Although psychological dog bite effects are serious, it is important to acknowledge how dangerous what seem like short-term injuries from animal bites can expose any individual to potentially create serious long-term issues for the bitten, like diseases and infections. Most animal bites occur with school-age children, with the face, arms, legs, and hands being the most common areas for animal bites. If an animal bite is left untreated, the wound can be infected. 

Cat bites can cause deeper puncture wounds than dog bites and have a high risk of bacterial infection because of the number of bacteria that cats carry in their mouths and can be hard to clean adequately. In addition, exotic bites, such as mice, rats, gerbils, may carry illnesses but rabies may not be a concern. Livestock, such as horses, sheep, and cows, have strong jaws and can cause crushing bite injuries, with the potential risks of tetanus, infections, and rabies.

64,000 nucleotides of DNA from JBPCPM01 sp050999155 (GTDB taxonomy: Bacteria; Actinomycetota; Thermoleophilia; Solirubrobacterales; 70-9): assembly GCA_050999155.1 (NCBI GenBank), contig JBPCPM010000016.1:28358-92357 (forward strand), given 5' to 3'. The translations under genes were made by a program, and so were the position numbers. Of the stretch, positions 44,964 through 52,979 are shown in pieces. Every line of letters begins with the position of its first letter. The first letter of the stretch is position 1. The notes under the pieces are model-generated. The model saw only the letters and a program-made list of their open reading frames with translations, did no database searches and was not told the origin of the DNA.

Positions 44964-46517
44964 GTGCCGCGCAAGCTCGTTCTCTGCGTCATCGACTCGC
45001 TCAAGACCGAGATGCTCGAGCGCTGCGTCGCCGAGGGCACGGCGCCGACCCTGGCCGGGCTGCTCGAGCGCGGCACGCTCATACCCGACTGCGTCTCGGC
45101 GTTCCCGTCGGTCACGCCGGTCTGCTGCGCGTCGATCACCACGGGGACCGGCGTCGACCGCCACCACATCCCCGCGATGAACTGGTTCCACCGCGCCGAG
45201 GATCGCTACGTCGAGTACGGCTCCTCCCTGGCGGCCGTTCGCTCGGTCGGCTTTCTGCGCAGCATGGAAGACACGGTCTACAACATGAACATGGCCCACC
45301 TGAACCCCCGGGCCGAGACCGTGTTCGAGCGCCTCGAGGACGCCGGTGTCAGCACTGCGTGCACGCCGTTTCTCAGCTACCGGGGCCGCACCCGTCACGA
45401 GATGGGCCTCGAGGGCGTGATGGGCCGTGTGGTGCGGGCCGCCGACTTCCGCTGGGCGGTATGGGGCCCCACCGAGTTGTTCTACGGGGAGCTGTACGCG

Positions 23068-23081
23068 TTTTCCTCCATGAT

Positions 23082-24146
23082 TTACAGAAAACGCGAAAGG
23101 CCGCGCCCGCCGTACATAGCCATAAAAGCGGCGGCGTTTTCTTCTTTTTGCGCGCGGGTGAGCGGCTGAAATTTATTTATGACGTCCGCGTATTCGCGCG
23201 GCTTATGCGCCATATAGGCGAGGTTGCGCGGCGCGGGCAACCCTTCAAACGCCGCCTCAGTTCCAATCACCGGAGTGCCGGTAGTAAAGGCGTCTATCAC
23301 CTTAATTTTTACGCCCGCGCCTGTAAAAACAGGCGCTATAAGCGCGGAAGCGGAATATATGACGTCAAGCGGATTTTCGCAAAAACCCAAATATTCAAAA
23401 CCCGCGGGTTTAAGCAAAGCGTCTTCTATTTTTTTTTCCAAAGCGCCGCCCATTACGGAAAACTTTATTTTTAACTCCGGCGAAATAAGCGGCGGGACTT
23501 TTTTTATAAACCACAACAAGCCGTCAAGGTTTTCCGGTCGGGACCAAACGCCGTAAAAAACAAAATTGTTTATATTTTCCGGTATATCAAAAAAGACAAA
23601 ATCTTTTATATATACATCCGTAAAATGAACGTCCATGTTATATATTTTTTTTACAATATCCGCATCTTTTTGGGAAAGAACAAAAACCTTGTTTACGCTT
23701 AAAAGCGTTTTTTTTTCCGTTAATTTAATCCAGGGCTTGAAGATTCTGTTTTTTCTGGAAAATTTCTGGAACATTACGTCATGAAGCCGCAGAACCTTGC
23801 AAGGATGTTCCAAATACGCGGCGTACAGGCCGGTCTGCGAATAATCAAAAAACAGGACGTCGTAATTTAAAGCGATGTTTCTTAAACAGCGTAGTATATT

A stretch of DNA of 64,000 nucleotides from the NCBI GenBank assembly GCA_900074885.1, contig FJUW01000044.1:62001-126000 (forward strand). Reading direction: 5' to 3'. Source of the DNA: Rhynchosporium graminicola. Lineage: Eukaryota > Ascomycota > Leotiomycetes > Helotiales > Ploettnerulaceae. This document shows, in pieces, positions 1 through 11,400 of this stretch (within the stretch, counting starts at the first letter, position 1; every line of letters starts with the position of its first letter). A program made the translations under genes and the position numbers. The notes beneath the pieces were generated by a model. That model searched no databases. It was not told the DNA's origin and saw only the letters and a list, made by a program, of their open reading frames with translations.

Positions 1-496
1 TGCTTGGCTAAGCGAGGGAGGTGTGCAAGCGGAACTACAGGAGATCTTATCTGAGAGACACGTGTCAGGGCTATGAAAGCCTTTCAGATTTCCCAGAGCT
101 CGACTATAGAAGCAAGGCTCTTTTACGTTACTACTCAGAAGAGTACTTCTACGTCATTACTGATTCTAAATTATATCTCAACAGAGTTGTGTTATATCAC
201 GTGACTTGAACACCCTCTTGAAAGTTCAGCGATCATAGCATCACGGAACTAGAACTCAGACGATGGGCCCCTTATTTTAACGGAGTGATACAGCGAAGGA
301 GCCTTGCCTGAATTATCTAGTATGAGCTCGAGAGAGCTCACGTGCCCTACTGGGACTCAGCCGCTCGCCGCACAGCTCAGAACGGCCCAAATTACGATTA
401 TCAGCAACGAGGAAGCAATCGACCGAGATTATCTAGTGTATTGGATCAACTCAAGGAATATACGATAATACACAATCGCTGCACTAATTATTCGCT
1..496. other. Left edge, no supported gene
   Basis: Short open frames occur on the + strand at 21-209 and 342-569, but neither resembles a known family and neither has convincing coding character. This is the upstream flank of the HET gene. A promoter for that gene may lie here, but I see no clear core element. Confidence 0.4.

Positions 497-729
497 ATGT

When diseases and infections occur they can lead to:

  • Mobility problems
  • Paralysis
  • Disfigurement
  • Amputation 
  • Permanent scars

How Should Children Act Around Animals to Avoid a bite?

Although you or your child may not have control over what an animal may do, it is essential to teach children about dog bite prevention and how to be safe around dogs, or other animals. Most dog bites are preventable and there are things that you can do at home and within your community to help prevent them. Teaching your children the role of the animal in your family and how we can relate to them plays an important role in respecting the animal. 

Here are a couple of tips to help kids understand the importance of respecting animals and their space: